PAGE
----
Idaho's Wine Industry Grows, But Still Searching For National Attention

Jan 15, 2015

Idaho wine growers have good reason to say "cheers" these days. According to research from Stonebridge Research Group, the number of wine cases bottled in 2013 increased 76 percent from the previous year. In 2013, Idaho vintners produced 234,000 cases in 2013 up from 179,000 in 2012. The Idaho Wine Commission paid for the study.

The number of Idaho wineries has also grown. In 2002 there were 11 wineries in the state, now there are 51.

Idaho's wine production has increased by 76 percent between 2012 and 2013.
Credit Idaho Wine Commission

In a press release, Idaho Department of Commerce director Jeff Sayer touts the expanding industry.

"The fact that the wine industry brought nearly $170 million to Idaho's economy is a testament to the hard work of our local winemakers and wineries," Sayer says.

The Idaho Wine Commission reports more than 1,200 fulltime jobs were filled in the wine business during 2013.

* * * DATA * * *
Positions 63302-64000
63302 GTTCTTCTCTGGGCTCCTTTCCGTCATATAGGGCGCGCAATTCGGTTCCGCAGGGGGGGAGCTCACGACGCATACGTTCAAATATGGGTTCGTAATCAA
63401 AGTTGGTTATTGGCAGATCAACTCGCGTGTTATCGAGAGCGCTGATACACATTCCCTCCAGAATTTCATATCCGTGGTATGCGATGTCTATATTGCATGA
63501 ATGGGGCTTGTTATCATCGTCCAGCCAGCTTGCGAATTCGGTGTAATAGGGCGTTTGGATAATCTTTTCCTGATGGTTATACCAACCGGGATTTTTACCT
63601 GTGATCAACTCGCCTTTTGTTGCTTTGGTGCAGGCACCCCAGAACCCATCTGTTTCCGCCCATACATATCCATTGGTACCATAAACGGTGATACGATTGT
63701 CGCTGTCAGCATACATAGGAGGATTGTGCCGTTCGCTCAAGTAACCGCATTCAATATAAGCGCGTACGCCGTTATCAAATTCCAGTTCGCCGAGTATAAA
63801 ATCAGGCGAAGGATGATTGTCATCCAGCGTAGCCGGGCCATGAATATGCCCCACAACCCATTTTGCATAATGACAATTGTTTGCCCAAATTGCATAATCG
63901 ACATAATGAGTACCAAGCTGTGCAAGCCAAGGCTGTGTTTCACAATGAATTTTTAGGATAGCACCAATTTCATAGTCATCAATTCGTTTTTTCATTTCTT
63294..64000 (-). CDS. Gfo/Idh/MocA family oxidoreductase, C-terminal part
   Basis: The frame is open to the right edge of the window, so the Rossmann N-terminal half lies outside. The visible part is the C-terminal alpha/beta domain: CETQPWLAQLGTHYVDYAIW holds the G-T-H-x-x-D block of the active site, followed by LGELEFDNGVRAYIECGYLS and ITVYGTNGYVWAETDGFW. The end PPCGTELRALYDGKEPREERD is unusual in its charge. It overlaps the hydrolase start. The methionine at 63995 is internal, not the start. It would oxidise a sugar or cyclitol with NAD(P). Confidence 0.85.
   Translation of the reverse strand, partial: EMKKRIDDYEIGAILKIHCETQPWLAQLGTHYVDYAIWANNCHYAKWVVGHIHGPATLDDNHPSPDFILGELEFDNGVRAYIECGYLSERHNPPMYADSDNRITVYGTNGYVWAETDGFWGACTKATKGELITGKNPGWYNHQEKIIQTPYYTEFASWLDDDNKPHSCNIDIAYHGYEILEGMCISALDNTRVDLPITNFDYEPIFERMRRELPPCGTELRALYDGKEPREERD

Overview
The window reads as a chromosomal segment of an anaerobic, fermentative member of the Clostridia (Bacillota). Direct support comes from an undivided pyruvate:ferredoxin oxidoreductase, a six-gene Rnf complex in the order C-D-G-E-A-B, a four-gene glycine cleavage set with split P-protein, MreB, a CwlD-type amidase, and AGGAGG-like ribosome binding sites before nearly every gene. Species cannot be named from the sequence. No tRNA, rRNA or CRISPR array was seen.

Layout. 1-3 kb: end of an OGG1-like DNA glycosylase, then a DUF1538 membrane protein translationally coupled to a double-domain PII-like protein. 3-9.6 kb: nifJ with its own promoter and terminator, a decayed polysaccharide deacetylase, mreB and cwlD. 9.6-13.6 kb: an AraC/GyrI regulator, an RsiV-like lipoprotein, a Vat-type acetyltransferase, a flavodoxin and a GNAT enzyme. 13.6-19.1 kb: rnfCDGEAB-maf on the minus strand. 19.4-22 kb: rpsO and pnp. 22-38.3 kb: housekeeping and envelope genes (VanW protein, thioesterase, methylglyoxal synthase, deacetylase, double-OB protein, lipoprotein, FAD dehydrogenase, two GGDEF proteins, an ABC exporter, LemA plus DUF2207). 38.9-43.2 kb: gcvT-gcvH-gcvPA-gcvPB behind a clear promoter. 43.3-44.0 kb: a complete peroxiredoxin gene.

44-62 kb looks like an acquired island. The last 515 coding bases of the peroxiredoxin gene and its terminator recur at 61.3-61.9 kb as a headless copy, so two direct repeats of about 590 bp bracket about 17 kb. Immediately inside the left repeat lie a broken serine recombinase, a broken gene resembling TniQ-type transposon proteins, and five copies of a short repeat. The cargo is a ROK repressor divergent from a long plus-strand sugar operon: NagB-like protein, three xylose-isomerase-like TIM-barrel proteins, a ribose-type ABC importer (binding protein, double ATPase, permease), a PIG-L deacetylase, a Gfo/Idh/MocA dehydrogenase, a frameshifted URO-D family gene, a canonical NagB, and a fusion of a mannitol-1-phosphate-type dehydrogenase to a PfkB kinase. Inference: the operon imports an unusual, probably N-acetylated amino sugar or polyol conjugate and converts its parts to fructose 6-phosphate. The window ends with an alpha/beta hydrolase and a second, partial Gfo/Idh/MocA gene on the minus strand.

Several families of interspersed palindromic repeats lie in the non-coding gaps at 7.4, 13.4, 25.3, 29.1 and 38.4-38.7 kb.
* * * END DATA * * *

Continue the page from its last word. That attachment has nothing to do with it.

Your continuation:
The commission also keeps tabs on awards given to winemakers in the state, and notes Idaho's climate and soil as key ingredients.

But compared to other states steeped in the wine world, how does Idaho stack up? 

Oregon's prowess in the wine industry is well-known. In 2010 Oregon bottled 1.75 million cases of wine, dwarfing Idaho's 2013 numbers.

Harvey Steiman is an editor for Wine Spectator magazine, covering the industry in Washington and Oregon. He says he's tasted a number of Idaho wines, but nothing that's grabbed his attention yet.

"Any new region -- and both Oregon and Washington went through this too a few decades ago -- any new region has to demonstrate that it has something special that people should pay attention to," says Steiman. "It can't just make a bunch of pretty good wine; that's OK if you want to sell it at the corner store in Boise or Pocatello, but it's not going to make people pay attention in Seattle or Portland or San Francisco or Las Vegas."

Steiman says part of that distinct character comes with time, and since Idaho's industry is still young it could just be a matter of waiting to see unique wine characteristics emerge.

"It takes a while for a vine to show what kind of character it's going to produce vintage after vintage," he says. "And generally speaking you're talking about 8-15 years minimum before you really know what a vineyard is like."

But Steiman says the increase in Idaho wine production is significant, and he's hopeful to come across an Idaho vintage that will make him take notice.

Find reporter Frankie Barnhill on Twitter @FABarnhill

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